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The Old and the Restless - The Egyptians and the Scythians in Herodotus' Histories by Robert J. Hagan

21 which is of course

21 which is of course vital to a nomadic way of life. They also drink wine, both recreationally and in their rituals, and are prone to overdrinking. It is the cause of their downfall as masters of “all of Asia” when the Medes rise up, invite the Scythians to a feast where they drink too much and, in their drunken stupor, are killed by the Medes (1.106). We will return to the Scythian relationship to wine in much more detail later. Herodotus does not mention much on the health habits of the Scythians, but he does point out their affinity for cannabis. Although they surely enjoyed the intoxicating elements of smoking such substances, as the Massagetae did (1.202), Herodotus emphasizes other features of the ritual. After throwing cannabis seeds on hot coals, “the seeds emit dense smoke and fumes, much more than any vapour-bath in Greece. The Scythians shriek with delight at the fumes. This is their equivalent of a bath, since they never wash their bodies with water. Their women, however, pound cypress, cedar, and frankincense wood on a rough piece of stone, and add water until they have a thick paste which they then smear all over their bodies and face. This not only makes them smell nice, but when they remove the paste the day after they turn out to be all clean and shining” (4.75). His description of this Scythian ritual evokes imagery of a culture that looks to a Greek observer very primitive and wild. For the Egyptians, the Nile fills the role of the Scythian horse, acting as both their main highway (since its canals make roads less possible, 2.108) and the source of their sustenance. Much of Egyptian diet was based on bread and beer, both of which originate from the grain cultivated banks of the Nile. It is where they gather their staple wheat, known as emmer (olura) (2.36). It is also where the lotos water-lily grows, which the Egyptians use for their seeds and roots to bake and eat as a cheap source of food (2.92). Finally, some Egyptians who live in the marsh eat just fish (2.92). The Egyptians show their high level of civilization by excluding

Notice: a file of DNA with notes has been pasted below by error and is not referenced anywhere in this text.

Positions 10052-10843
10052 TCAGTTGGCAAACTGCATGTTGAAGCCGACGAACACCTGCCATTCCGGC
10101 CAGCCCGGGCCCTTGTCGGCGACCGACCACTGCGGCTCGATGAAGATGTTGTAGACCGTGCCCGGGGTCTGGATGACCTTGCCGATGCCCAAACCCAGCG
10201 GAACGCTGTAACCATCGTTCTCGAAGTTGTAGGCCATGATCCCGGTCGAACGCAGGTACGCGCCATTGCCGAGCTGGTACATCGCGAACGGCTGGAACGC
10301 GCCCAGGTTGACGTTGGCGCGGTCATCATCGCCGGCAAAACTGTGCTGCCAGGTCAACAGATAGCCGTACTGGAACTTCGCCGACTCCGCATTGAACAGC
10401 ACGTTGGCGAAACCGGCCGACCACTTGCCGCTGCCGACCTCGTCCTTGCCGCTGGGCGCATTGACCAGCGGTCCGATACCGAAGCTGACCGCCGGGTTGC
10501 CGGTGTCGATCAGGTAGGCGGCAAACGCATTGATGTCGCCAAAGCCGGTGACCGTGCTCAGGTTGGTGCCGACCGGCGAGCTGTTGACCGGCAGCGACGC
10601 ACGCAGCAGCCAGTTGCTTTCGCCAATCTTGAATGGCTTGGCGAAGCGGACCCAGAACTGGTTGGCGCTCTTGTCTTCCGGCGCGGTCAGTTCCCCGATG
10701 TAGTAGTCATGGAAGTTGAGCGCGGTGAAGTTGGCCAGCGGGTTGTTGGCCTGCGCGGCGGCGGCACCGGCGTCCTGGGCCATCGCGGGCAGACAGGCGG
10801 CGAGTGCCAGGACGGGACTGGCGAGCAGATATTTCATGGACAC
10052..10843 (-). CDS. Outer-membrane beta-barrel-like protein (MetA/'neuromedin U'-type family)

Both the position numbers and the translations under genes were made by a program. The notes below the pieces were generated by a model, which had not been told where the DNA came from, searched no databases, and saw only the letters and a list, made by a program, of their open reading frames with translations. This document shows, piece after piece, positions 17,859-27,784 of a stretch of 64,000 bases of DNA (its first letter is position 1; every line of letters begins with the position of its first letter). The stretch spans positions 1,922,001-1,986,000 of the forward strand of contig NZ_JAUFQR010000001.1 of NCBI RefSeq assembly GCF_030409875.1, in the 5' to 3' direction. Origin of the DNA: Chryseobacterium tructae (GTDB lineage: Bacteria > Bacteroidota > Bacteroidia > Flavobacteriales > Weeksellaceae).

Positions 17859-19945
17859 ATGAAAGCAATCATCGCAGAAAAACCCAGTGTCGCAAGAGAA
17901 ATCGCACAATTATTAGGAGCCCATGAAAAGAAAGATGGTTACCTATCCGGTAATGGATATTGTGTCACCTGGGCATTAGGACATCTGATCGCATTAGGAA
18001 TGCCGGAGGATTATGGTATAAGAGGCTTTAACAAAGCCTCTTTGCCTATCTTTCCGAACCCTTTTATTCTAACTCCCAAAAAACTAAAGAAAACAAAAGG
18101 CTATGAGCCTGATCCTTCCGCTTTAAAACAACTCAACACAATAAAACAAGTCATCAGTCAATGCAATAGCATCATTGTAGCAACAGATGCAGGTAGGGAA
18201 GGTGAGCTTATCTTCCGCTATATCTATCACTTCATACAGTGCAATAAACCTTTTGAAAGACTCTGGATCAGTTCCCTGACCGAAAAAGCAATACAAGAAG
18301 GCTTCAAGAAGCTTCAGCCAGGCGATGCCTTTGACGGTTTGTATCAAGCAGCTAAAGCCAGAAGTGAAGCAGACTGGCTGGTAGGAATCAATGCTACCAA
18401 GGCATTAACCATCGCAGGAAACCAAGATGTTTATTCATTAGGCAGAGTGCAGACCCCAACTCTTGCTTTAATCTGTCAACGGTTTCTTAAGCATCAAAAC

22 certain foods from their diet, many on religious grounds. For instance, the Egyptians are very phobic when confronted with swine. If an Egyptian “just brushes against a pig, he goes to the river and immerses himself there, clothes and all” (2.47). Herodotus has before in Book One divided civilizations into those who eat a wide variety of foods and those who eat just what is available. When Croesus is preparing to attack the Persians, a sophos advises him not to, stating that “Their food consists of what they can get, not what they might want… They drink no wine, just water, and figs are the only good things they have to eat…what will you gain from them?” (1.71). Like the Lydians under Croesus, Egypt too knows the feeling of abundance of choice; the Scythians would be closer to the Persians in this comparison, with their diet consisting mostly of milk-products and boiled meat. Herodotus writes that the food of the Egyptian priests is considered sacred, and they abhor the eating of beans, which Lloyd suggests is because of their tendency to cause flatulence: “[beans] were considered unusually efficient demon-carriers and obviously to be avoided by purity-conscious priests.” 12 Food, for the Egyptians, determined social status. The priests are very well taken care of; they are “provided with a generous daily allowance of beef and goosemeat” (3.27). They are not allowed to eat fish (a food seen as impure), but they receive donations of wine, a rare luxury afforded only to the elite in Egypt. 13 The common Egyptian people may have had a variety of foods available to them, but they were certainly not as well-fed as their priests. Their health habits and medicine also show their sophistication as a civilization. Herodotus declares them to be “after the Libyans, the most healthy people in the world,” due to 12 Lloyd A.B., Herodotus: Book II, ii. 169. 13 Lloyd A.B., Herodotus: Book II, ii. 315.